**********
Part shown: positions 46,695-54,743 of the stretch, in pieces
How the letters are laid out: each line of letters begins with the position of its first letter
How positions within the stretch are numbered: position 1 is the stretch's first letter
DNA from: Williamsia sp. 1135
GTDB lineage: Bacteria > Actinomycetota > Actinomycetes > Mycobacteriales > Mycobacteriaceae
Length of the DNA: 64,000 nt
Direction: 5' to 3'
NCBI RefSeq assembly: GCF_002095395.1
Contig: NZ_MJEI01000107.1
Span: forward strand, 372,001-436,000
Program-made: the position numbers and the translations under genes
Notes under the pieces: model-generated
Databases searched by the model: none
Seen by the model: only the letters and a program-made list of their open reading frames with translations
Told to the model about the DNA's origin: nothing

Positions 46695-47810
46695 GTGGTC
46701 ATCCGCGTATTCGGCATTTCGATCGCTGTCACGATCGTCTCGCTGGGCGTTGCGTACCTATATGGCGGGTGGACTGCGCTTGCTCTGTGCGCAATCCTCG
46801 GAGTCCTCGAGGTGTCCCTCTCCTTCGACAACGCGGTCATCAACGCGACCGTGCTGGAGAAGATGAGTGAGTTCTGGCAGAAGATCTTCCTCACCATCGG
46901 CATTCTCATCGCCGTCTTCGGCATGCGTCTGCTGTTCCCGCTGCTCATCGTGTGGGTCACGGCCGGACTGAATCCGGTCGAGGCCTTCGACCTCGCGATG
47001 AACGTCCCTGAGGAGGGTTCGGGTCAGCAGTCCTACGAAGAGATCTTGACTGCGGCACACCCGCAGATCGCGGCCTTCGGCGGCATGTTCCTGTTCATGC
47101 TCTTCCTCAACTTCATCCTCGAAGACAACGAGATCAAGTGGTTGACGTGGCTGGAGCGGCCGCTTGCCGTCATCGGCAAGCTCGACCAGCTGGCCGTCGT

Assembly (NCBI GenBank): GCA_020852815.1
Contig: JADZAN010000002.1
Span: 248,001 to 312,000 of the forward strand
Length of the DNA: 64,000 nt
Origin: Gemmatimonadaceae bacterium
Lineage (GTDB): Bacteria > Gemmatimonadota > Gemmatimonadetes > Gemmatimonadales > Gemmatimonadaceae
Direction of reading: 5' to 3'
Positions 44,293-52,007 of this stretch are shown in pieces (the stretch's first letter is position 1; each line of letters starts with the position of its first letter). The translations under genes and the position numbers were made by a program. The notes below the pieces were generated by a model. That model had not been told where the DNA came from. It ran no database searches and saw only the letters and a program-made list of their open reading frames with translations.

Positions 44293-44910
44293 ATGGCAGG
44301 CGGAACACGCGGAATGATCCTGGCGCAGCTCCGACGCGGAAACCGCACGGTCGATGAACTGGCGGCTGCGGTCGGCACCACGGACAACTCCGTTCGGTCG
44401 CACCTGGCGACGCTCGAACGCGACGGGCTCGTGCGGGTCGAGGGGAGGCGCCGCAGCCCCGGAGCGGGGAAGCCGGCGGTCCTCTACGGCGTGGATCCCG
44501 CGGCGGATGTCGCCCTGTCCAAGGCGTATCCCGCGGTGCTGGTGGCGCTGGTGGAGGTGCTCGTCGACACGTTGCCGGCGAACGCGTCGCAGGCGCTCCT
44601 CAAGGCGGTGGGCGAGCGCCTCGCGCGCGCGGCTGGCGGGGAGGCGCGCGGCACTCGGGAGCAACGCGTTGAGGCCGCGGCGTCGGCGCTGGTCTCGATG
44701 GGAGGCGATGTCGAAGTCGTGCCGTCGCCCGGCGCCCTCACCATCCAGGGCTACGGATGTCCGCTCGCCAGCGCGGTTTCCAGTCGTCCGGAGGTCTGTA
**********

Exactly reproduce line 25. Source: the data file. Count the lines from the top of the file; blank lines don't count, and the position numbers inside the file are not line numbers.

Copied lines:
Span: 248,001 to 312,000 of the forward strand